Photos of Kalka-Shimla rail track on display in city

Sanjay Kaushal and Shubh Mohan Singh have travelled the rail journey between Kalka and Shimla several times, and the result is From Earth to Sky, a photographic journey of the Kalka-Shimla railway track, which is being exhibited at the Punjab Kala Bhawan, Sector 16, Chandigarh till April 21.

Some seen and many unseen aspects of this journey, places, people, stations is what the two travel enthusiasts and shutterbugs have been able to capture in the 58 photographs.

Kalra, who works with an insurance company and Singh, a psychiatrist by profession, have spent most of their weekends and holidays rambling in the hills and soaking in the silence, beauty and timelessness of this track, a UNESCO World Heritage Site.

While Kalra walked and photographed his way from Kalka to Shimla, Singh confesses he was more laidback. But both have strived to capture every mood and nuance of this journey, without being encumbered by nostalgia or clichés.

The starting point or ‘The Arrival’ is a serene shot of dawn in the Kalka Railway Station. A picture of Loco 706, a coach on the track, men at work on the track to ensure a smooth journey and KC520, one of the oldest steam engines running to date gives a glimpse of the spirit of the trip.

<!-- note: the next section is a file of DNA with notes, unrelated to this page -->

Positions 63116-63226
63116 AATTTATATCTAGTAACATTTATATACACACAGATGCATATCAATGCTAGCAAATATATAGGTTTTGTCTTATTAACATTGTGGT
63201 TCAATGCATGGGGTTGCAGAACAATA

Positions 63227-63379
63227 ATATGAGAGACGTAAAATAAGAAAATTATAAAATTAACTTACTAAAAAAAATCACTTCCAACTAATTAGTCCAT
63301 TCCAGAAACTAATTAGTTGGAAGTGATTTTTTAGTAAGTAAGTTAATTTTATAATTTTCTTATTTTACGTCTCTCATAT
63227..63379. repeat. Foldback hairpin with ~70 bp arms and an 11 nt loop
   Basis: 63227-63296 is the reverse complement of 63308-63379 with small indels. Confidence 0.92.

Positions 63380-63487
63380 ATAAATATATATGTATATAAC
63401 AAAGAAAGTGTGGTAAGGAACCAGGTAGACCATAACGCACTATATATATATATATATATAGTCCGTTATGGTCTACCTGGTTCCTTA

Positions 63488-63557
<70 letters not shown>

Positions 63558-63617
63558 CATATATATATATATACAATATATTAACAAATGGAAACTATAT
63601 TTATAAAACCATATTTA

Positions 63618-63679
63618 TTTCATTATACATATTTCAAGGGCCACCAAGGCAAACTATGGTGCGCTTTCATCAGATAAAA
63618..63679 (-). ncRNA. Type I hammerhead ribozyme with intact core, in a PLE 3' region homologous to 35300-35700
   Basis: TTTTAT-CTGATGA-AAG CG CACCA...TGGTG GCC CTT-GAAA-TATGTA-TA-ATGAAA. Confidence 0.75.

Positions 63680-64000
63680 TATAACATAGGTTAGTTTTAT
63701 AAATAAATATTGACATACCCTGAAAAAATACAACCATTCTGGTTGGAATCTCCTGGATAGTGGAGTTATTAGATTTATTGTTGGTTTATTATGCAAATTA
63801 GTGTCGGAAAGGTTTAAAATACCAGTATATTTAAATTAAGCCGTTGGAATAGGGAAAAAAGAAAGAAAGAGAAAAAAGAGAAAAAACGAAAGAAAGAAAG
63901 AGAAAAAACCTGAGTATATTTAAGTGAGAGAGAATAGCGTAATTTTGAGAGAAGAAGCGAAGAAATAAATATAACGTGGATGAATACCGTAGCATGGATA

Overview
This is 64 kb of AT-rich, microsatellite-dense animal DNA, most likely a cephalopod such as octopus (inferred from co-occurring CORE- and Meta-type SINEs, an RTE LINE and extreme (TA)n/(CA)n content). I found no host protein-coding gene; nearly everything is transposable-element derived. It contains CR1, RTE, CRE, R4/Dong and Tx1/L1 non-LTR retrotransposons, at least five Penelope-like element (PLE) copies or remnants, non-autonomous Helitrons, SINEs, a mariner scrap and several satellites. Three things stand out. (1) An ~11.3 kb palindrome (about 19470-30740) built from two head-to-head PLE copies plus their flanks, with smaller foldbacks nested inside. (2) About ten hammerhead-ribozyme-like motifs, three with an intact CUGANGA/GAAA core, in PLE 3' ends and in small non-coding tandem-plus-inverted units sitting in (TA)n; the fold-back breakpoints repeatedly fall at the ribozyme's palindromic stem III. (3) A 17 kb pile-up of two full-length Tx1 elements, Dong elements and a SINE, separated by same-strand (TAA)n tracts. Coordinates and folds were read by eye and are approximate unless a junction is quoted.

What makes the exhibition absorbing is the effort that has gone into incorporating the landscape, life and people on the stations and tracks.

There are as many as 20 stations between Kalka and Shimla, and the photographs give a glimpse of how time stands still here. Quaint, silent, green, clean, unaffected by machines, the photographers admit you can spend hours here.

The halts, vendors, passengers, rain, snow, wind.they come alive in the photographs. “The staff is so polite and friendly, and the railways employees went out of their way to guide us about train timings to where a better camera angle can be found. This exhibition is a tribute to them,” reflect the two.

The train on bride 226, a photograph capturing the terrace farms, a view of the station from the Barog station verandah, a small tea stall at Dharampur, a black and white depicting people huddling for warmth as the mist envelops the train, a snapshot of the proud Prabhu Dyal Singh, a loco pilot on his day of retirement….this journey through the lens of Kaushal and Singh inspires you to book a ticket